I concentrated on the setting sun. I wondered if I would be able to recognize the gold flash if and when it happened.

“Are you sure? Could it be referring to something else?” I asked.

“I’m certain of it. This statue is a figurine. It is only about 8 inches tall, but supposedly it has very intricate carvings in addition to the strange properties of the stone, which make it magically change colors at certain times. Supposedly, the statue of Tara comes with a base – a dozen jade elephants, each with star sapphire eyes.”

As Stanton proceeded to explain to me how and why he believed his dad was not insane at all, but under a very real curse for having smuggled precious antiquities from Laos, I found myself wondering if it could be true.

“It is my opinion that Dad’s been frantic because he lost the figurine,” Stanton announced.

That finally jolted me back into the conversation.

“What? He lost “God’s Hostage”? I thought you were saying that he is God’s Hostage,” I said.

“Yes and yes,” said Stanton. “I think that Dad found the statue in the God’s Hostage stupa. He brought it home. He hid it. Little did he know that Mom would divorce him and sell the house while he was flying missions in Laos and Cambodia during the Vietnam War.”

Stanton put the knife back into its sheath. He approached me and put his hand on my left thigh. The heat of his palm burned through the khaki pants I was wearing. The loyalty he felt for his father touched me. At the same time, I could feel the anger, the sense of family honor outraged. It horrified him to think the world considered his father insane, a hopelessly deranged victim of extreme post-traumatic stress syndrome.

The cemetery was very quiet, except for the breeze and the sound of a car leaving the parking lot. I put my hand on Stanton’s shoulder and looked deeply into his dark, brooding eyes.

It suddenly made sense. Someone was after Stanton’s dad because they knew that he had stolen the precious artifact.

The electricity between us could not be denied. Even here, even now, when topics of monumental gravity were being discussed, the chemistry wrought strange alchemical magic through our pores and our skin. I wanted to press his hips against mine and feel the violent arousal make my heart beat and my body burn.

“Are you with me on this?” he asked. I nodded wordlessly. I turned my face toward his and suddenly I felt his hard lips press against mine. Tears came to my eyes.

Whoever knew that Stanton’s Dad had taken God’s Hostage from the temple wanted it returned to its rightful place, I imagined. It could even have been a couple of Buddhist monks. They were non-violent, though, and Stanton’s dad seemed absolutely terrified.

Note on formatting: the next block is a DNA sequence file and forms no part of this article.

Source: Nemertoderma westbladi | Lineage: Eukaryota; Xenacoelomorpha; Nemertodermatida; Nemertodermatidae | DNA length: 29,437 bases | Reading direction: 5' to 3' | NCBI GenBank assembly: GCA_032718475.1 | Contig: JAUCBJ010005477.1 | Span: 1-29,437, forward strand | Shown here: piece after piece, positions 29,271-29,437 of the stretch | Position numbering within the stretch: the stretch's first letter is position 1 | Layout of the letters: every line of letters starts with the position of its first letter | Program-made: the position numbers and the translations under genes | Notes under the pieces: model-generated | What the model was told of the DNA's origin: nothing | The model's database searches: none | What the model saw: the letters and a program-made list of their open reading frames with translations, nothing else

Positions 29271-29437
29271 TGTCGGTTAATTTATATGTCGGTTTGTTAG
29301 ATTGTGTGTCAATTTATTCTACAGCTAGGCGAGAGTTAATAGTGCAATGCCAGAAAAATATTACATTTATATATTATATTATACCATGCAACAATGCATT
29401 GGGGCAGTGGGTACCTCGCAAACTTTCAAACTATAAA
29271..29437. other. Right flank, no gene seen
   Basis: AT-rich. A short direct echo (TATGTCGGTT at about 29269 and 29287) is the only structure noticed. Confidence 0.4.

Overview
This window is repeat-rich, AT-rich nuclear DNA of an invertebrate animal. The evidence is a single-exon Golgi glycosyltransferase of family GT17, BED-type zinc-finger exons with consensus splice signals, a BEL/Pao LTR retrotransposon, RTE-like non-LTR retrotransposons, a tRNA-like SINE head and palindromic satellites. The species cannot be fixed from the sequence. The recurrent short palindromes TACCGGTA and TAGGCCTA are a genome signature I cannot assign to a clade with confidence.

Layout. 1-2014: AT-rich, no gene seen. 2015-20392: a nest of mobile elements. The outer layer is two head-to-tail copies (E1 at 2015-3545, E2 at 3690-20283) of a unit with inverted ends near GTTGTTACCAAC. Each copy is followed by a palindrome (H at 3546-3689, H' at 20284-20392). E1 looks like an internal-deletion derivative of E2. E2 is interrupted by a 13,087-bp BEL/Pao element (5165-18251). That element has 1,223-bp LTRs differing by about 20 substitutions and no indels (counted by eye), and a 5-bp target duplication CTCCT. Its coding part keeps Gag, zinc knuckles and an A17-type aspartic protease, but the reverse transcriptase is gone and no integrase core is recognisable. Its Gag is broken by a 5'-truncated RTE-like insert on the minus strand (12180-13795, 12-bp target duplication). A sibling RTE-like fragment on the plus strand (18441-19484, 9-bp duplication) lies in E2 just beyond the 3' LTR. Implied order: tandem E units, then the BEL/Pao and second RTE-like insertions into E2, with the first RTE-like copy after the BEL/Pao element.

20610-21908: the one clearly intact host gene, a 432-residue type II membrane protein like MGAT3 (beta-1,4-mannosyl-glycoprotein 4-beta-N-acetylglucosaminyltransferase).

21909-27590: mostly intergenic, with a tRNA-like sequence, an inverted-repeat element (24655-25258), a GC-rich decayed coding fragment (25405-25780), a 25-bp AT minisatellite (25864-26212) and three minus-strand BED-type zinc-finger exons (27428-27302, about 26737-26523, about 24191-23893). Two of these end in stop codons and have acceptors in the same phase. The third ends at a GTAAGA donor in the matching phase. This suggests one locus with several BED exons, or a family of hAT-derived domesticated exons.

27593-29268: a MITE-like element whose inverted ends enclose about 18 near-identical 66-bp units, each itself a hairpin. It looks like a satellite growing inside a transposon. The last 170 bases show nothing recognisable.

“I knew I could trust you,” he said. He paused and looked at the sunset.

What did Stanton’s dad stumble upon in the hidden Buddhist stupa? Was there something besides a small figurine that Stanton had deduced was taken by his dad and smuggled into a house in rural Oklahoma. What did he find in the temple lost in jungles of Laos? What was so remarkable about it? Was it being used for other purposes? This was, after all, in the heart of the old “Golden Triangle” opium trade. Did he unearth something else?

Things were seeming very unrighteous somehow, here in Righteous City.

“Where was your parent’s house at that time?” I asked. “Did they live in Virginia back then?”

“No. Mom had moved back to Yahweh Springs,” he said. “We lived in a big country farmhouse. There was a barn, a boathouse, and a two-story house. It was a great place to live.”

“We should go to Yahweh Springs tomorrow, don’t you think?” I asked.

He held me tight to his chest, his thick, muscular arms smooth and hard. The sun was making its final descent for the night over the horizon. I followed Stanton’s gaze to the progress of the sun, slipping down. Suddenly, in a flash occurring so quickly I dared not trust my own perceptions, gold suffused the sky and the usually mute row of scissortail flycatchers burst into cacophonic squawking.

Stanton looked at me, drew his fingertip down the edge of my jaw and to the point of my chin.

“Golden child,” he said. “I adore you.”

As we kissed, tears slid down my cheeks. The granite of my grandmother’s tombstone flashed pink and gold in harmony with the light that promised to guide us to the knowledge we so desperately sought.

It would be a glorious journey. Of that, I was absolutely certain.